I have done extensive research into what to do, but yes, I am little bit nervous about the dangers that they pose. So I’ll heed any warnings I hear from park rangers or fellow hikers or bikers I see on the island.
“There isn’t just the wildlife danger. A good 30 or 40 per cent of my ride is on trails or logging roads. The logging trucks are absolutely massive and don’t move out the way.
But I have got the British Columbia government on my side and they’ve put me in touch with all the logging and timber sales companies so they can be a little bit more aware of my presence.
“But the latter part of the ride in the north and west of the island is all through provincial parks, forests, inlets and mountain ranges. So that’s going to be the most challenging part where I’ll have to be self-sufficient.
There are communities scattered around, but I’m anticipating not seeing anyone for three or four days during that leg of the journey.”
Blackmore has spent a whole year planning and preparing for the trip, and his cycling has had to come up a step too.
“I carried on from where I left off after Tour of the Emirates with a few sportives to keep the pedals turning, but once I had decided on this challenge I could focus on specifics,” he says.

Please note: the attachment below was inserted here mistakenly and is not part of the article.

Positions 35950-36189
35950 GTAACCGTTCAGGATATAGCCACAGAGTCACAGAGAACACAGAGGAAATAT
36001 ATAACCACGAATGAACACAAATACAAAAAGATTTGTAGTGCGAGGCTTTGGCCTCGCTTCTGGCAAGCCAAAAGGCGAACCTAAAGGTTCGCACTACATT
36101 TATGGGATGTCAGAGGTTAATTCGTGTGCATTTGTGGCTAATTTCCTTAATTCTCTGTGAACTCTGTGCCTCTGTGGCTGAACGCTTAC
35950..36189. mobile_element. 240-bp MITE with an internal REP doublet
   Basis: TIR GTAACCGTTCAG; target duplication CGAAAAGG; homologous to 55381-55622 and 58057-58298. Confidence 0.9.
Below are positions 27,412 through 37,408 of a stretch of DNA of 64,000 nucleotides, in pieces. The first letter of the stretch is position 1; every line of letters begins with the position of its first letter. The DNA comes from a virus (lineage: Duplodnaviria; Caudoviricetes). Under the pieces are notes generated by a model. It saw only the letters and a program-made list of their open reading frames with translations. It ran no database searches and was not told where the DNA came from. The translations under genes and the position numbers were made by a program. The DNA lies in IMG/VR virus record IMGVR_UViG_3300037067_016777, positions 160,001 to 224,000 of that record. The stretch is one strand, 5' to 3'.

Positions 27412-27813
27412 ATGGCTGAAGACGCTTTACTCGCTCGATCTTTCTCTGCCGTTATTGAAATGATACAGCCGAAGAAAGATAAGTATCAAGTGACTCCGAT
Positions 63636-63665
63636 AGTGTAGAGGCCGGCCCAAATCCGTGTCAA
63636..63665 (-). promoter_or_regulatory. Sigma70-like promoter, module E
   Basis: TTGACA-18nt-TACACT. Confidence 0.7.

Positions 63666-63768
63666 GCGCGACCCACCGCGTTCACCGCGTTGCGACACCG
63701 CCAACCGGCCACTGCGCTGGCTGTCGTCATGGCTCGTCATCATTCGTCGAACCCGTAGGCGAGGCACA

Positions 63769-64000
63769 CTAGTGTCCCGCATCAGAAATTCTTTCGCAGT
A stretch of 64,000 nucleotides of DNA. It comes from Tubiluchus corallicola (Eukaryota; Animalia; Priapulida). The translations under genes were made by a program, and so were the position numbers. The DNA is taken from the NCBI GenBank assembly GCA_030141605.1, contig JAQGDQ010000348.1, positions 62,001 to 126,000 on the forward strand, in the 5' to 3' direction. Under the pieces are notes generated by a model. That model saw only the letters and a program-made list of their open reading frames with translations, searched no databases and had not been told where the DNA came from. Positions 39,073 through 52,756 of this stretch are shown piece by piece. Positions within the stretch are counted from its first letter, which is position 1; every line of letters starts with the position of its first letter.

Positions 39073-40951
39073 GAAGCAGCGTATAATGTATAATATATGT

“I train very regularly.
I do some club runs, I do short intense rides at threshold and above, I do long, steady distance rides 100 miles plus to build up endurance levels at tempo level. I have to do some turbo sessions if the weather is not too good. I do a lot of weight training in the gym, use the Wattbike and I do a little bit of jogging on the treadmill to balance out the muscles that I’m using.
“Also, I do a lot of core strength training, too, so that I can be on the bike for long periods and benefit from reducing backache. I’ll be in the saddle roughly 10 to 13 hours a day, which will be quite testing. I’ve done a couple of rides of similar length, but they were on a carbon bike and not loaded up with panniers.
“So there are a few unknowns, but I’m confident I’m well enough prepared and I can’t wait to get started.”
How it worked for me
Quitting smoking is never easy, but Ollie Blackmore says the return to fitness was surprisingly quick, and that helped prevent a regression to former ways.
“There was quite a good benchmark from having a really tight chest and coughing every single day to, just a month later, being noticeably healthier,” he says.
“That was a great way to motivate myself to carry on not smoking because it would have been all too easy — as it had been in the past — to have ‘just’ one cigarette when I went out. Four years on, having done general health and lifestyle tests, I score highly in terms of where I am with my overall fitness for my age.”
The managing director of digital agency Selesti is doing his Cycle Challenge Canada to raise money for two cancer charities: the Big C in the UK, and the British Columbia Cancer Foundation in Canada.
To help with his preparation he’s been advised by nutritionist and dietician Dr Sarah Schenker and sports scientist Dr Auriel Forrester. And Britain’s sportive community has played its part too — Blackmore has ridden both the Fred Whitton Challenge and the Tour of Wessex in the build-up.
Details: www.cyclechallenge canada.com